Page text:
Substantively, perhaps no single theme came across more clearly in Monday night's presidential debate than the argument that America has lost countless jobs overseas. The candidates spent the first half hour or so of their debate on this subject, trading jabs on whether trade deals help Americans and Hillary Clinton's support for the Trans Pacific Partnership.

As much as Donald Trump's campaign can be said to have a coherent policy theme, trade would be it. The Republican nominee has repeatedly claimed that America loses millions of jobs overseas to bad trade deals such as NAFTA, which he argues is "the single worst trade deal ever approved in this country."

Clinton neglected to test the truth of this claim during the debate, offering little more than a half-hearted "that's your opinion" in response. So let's pick up where she left off. How many jobs does America actually lose to foreign trade?

We have no idea, but we can be very confident that the answer is not "millions." Here's why.

No one actually knows how many jobs go overseas

Factory work in America is often, and not unfairly, portrayed as decimated.

Despite a recent uptick, overall skilled manufacture has lost approximately 5.5 million jobs over the past 20 years. Extended back to 1979 that number rises to nearly 7 million. The days where a high school-educated factory worker could buy his lake house in Michigan and retire comfortably are, increasingly, over.

What's less certain is specifically how many of these jobs have actually been outsourced.

When politicians talk about job losses they're referring to a very specific situation: companies that rely on foreign labor for work that would otherwise be done in the United States. There's no consensus among economists on how big that category is.

"I don't know that anybody has a clear measure of whatever jobs have really been lost overseas," said Kyle Handley, a professor at the University of Michigan's Ross School of Business, "and certainly not if those numbers are in the millions."

There are many reasons for this, including the difficulty of finding out whether a given job would have survived in America at all.

Trade isn't always the culprit

While the last 30 years have been marked by major trans-national trade deals, these decades have also seen major upheavals to the economy. From the growth of skilled and service-sector jobs to the productivity impact of computers and robotics, Americans are competing in a very different domestic landscape than ever before. Many formerly successful firms and professions have struggled and died since the 1980s while others have sprung up.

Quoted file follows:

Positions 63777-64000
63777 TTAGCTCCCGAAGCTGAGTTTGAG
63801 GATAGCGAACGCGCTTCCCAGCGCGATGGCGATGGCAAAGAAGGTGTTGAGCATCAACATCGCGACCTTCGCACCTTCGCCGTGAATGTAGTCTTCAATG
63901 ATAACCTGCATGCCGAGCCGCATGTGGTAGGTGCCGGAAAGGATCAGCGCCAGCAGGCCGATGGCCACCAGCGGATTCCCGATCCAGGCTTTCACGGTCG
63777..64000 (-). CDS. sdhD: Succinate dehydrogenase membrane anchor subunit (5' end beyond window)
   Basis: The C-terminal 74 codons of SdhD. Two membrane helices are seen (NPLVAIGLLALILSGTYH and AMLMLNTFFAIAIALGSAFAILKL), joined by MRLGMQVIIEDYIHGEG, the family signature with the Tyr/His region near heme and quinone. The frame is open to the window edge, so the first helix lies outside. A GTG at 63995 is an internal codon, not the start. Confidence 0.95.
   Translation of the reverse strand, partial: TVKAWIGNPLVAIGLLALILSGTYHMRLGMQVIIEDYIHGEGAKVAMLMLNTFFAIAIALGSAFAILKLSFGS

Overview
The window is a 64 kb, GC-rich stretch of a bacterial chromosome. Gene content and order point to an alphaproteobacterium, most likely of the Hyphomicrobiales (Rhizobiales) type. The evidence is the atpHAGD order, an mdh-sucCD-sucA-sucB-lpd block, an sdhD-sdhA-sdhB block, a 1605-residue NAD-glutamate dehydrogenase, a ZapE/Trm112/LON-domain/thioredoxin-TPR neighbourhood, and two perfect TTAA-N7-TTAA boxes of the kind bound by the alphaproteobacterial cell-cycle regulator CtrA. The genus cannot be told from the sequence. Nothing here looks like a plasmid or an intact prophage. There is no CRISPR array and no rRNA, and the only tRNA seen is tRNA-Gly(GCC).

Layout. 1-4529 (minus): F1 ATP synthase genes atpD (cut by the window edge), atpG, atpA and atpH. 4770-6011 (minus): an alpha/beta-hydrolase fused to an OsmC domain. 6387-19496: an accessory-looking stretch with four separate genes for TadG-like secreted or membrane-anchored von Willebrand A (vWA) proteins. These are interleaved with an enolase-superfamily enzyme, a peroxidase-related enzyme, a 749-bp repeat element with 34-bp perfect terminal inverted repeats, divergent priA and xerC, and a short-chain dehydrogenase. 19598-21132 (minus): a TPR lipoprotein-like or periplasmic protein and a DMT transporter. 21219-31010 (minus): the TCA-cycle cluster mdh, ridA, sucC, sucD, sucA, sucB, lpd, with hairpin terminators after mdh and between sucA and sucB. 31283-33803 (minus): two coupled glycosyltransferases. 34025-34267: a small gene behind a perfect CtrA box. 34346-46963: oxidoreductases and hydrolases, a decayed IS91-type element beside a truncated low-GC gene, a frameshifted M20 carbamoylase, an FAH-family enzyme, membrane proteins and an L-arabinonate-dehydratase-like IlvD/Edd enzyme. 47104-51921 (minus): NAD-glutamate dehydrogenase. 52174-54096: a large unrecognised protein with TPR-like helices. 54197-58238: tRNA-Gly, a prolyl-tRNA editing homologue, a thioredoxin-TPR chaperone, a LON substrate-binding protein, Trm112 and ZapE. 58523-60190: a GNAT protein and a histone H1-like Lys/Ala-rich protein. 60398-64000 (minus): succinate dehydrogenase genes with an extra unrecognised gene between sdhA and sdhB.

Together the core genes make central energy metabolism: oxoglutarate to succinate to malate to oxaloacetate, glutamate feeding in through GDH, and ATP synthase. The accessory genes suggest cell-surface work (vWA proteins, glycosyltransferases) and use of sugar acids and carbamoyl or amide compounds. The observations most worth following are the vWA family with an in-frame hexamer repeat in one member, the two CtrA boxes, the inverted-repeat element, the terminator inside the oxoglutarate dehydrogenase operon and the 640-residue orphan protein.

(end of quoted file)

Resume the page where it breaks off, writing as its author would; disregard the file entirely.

J. Bradford Jensen, the McCrane/Shaker Chair in International Business at Georgetown's McDonough School of Business, argued that manufacturing job losses have a lot more to do with this new economic climate than global trade.

"I don't know that trade is the predominant reason for that shift," he said. "There are other things going on that are changing the composition of the U.S. economy, and the most important is changes in productivity."

Take farming, he suggested. "If you think back 100 years ago there were very rapid growths in productivity in agriculture," he said. "It used to be that the majority of employees in the United States were working in agriculture, but gains in productivity reduced that share of labor to two percent… The same thing is happening in manufacturing. Fewer workers are working in manufacturing, even though the dollar value of output continues to increase."

To assume that any given factory job is "lost" is to assume it wouldn't have been automated or deemed too expensive, which is not always a safe conclusion.

Job losses are only half the picture

Although the conversation around trade focuses on jobs lost, millions of Americans are also employed as a direct result of globalization. More than 14% of the GDP is based on exports, which directly support more than 11 million jobs nationwide.

The U.S. exported more than $186.3 billion worth of goods and services in July of this year alone, finding its chief markets in Canada, Mexico and China. (Mexico alone buys nearly 16 percent of everything this country ships abroad.)